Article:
Nils Lofgren in spotlight with solo gigs, DVD

NIls Lofgren. Photo by Jan Lundahl

By Chris M. Junior

Playing live is Nils Lofgren’s forte, and as 2010 winds down, he’ll be gracing plenty of concert stages.

No, he’s not scheduled to hit the road again with Bruce Springsteen and the E Street Band. And, no, he’s not joining forces once more with Neil Young, another longtime associate.

Lofgren’s itinerary consists of solo dates: Following a stretch of U.S. gigs in September, he will launch a U.K. tour in mid-October that runs through the end of the month, then return to America for shows in November.

This flurry of solo activity follows the recent release of “Cry Tough.” The two-disc DVD set (Eagle Rock Entertainment) features Lofgren concerts from Germany that were filmed in 1976, 1979 and 1991 for the TV series “Rockpalast.”

Prior to his tour, Lofgren discussed “Cry Tough,” his guitar technique, his role in the E Street Band and what the future holds.

There are times when an American rock act develops an exceptionally strong, long-lasting connection with a particular foreign market: Cheap Trick and Japan, for example. Are the three “Rockpalast” concerts on the “Cry Tough” DVD an indication that you’ve received a high level of support in Germany through the years?
Nils Lofgren:
That is accurate, but that also includes all of Europe and, in the last decade, there’s been a focus on the U.K. I had the opportunity to go over in 1973 on [Young’s] “Tonight’s the Night” tour, and I’ve been going ever since. … I started establishing relationships with friends and promoters and started coming over regularly on my own.

Way back in the 1970s, there was tour support, so we would go over every year for two months. In Germany, we would do about eight cities. The “Rockpalast” people approached me early on, and they had a very different concept. … It was unusual to have somebody say they wanted to record the entire concert with no changes and try to facilitate capturing what you do night after night — without altering it at all. But that was the theme, which was very unusual. … I remember producer Peter Ruechel and director Christian Wagner following me around and meeting with me, and it sounded too good to be true, but it turned out to be true. I’ve done many shows for them, and I’m glad they put these three together.

Concerts can be complicated events, and televised concerts have even more components that could go wrong. Were there any difficulties or worries associated with these “Rockpalast” shows that were stressful at the time but are humorous in retrospect?
NL:
Not really. I’m a very user-friendly musician in the sense that I like to communicate. I’m a detail person, and my goal is to be an analytical, homework guy up until showtime, and then just shut the mind off and be a reckless rock musician and trust my musical instincts.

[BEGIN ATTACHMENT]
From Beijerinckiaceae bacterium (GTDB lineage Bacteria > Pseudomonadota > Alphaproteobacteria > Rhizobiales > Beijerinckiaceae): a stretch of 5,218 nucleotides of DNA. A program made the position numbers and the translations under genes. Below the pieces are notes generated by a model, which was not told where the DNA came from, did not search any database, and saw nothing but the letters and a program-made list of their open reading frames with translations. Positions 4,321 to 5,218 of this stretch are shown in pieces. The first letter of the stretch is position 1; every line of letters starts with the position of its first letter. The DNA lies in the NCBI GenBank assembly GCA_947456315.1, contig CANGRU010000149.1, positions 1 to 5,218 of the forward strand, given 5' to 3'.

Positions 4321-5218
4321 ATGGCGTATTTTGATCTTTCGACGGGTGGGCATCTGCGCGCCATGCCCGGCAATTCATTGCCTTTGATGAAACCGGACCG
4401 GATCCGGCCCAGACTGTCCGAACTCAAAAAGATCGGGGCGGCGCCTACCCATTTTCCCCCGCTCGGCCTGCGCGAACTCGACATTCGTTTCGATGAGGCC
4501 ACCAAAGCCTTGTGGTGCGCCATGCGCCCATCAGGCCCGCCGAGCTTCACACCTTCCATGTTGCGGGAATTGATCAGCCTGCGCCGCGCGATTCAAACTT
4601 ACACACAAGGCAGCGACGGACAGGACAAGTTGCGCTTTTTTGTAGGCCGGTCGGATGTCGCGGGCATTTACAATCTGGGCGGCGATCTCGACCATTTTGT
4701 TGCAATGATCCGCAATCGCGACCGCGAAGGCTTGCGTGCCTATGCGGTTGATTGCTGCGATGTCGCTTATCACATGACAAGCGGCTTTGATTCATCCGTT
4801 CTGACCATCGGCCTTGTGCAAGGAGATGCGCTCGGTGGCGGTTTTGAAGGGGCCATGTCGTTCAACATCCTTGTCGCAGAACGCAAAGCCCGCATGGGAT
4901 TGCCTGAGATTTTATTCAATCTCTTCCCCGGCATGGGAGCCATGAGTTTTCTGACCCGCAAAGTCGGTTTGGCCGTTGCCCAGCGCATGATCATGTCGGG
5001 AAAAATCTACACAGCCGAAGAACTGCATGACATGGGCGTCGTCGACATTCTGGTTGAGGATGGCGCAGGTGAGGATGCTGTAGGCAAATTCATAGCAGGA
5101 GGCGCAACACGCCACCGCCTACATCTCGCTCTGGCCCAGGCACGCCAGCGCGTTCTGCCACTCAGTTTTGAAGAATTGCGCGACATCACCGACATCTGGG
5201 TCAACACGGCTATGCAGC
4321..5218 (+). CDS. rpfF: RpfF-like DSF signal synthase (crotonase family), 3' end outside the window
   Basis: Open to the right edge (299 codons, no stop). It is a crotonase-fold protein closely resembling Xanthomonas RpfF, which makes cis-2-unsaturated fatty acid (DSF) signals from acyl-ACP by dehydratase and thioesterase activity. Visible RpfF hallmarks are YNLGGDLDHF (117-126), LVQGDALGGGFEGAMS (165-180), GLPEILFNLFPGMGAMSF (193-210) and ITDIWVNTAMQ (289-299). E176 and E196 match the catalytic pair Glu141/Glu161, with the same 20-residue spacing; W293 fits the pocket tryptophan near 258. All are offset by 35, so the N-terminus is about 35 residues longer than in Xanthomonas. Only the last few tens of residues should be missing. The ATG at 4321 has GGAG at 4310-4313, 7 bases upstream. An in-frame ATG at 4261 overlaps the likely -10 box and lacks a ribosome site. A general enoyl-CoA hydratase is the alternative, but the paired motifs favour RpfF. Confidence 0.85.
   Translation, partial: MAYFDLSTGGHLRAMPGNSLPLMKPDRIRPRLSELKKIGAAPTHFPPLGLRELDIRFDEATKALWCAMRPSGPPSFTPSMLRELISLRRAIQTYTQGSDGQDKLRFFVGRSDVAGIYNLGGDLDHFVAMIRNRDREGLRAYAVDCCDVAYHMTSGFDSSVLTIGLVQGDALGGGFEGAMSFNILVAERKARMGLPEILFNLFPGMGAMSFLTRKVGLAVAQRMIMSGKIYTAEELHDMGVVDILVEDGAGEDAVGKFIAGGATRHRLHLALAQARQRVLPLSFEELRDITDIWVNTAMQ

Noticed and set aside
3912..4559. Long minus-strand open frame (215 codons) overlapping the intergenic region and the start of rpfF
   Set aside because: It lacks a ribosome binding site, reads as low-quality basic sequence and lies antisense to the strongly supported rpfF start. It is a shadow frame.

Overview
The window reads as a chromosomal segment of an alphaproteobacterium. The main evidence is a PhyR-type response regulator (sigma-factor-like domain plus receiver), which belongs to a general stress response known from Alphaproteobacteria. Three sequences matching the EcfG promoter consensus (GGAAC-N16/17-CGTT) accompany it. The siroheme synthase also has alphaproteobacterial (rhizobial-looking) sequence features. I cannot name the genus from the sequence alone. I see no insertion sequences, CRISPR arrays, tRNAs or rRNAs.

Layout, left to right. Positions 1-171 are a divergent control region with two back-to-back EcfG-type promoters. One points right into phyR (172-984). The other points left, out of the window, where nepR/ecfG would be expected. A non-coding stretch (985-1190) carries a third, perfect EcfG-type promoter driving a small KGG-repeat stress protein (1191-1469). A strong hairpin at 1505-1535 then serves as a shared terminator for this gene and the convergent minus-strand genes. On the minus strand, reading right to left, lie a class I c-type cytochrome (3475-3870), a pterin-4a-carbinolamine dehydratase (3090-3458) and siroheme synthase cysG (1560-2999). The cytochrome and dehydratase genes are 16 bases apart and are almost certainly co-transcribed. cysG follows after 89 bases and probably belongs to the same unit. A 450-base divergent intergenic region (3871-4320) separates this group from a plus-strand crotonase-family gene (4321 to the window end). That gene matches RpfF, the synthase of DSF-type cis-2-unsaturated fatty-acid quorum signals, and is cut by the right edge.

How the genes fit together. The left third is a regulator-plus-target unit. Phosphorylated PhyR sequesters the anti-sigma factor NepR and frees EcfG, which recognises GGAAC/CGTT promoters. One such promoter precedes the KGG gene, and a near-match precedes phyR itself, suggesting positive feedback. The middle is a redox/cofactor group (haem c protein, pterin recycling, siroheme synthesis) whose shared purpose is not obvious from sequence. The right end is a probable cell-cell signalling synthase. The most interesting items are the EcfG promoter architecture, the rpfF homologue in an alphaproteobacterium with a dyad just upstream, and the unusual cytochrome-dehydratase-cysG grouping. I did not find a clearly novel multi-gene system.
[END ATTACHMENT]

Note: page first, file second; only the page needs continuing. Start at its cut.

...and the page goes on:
The theme [for “Rockpalast”] was for me to do what I do with my band and have it captured. To that end, my door was open and I kept almost hounding people to communicate regularly, and it paid off. … I spent all day communicating with anyone and everyone, and the goal was to, once we hit the stage, just do our show. Nothing else changed; they just knew how to capture it, and that was all in place ready to go.

During your solo in “Valentine,” from the 1991 “Rockpalast” show, the camera stays pretty tight on your hands, providing a good glimpse at your technique. Talk about how you developed the way you use a thumb pick, your open fingers and volume knob with your non-fretting hand — and was Jeff Beck among your influences?
NL:
To me, Jeff is by far the greatest living guitarist. I always thought Jimi Hendrix, Jeff Beck and Roy Buchanan were off in their own little stratosphere. And then everybody else — Jimmy Page, Eric Clapton, all three Kings [Freddie, Albert and B.B.], and you got Pete Townshend and Keith Richards doing the two-note, three-note themes without soloing necessarily, but writing songs as they play. And Dave Davies did a lot of that, too, in The Kinks. He kind of created that whole block chord style, which changed how music was written.

I was a friend of Roy’s and a big fan; I followed him around the country bars in the funkier parts of Maryland. And that’s where I heard harmonics sound like bells. Roy would show me how to do it, in these dingy little dressing rooms in these funky bars. He showed me how to do the harmonics with a flat pick, and I couldn’t do it. I didn’t even use a flat pick, but I loved the sound. So I tried to find a way, and I did find a way to get those harmonics sounding kind of bell-like with a thumb pick and with my finger over the string. … The finger on my right hand was replacing the left hand when I would hit the harmonic on the 12th fret.

[Through Buchanan] I picked up the volume swells. And anything and everything [else came] by watching [others]. I followed Jimi Hendrix around in the 1960s. I followed the Jeff Beck Group around; I was kind of a groupie who sneaked backstage on the “Truth” tour. I befriended Rod Stewart and Ronnie Wood. I was raving about Jeff Beck, and they sent me down the hallway to walk in on Jeff in a little room by himself practicing. I think he just didn’t have the heart to throw me out. I was maybe 16 at the time, and he let me sit there and watch him play. To this day, he’s an old friend who knows I’m his No. 1 fan.

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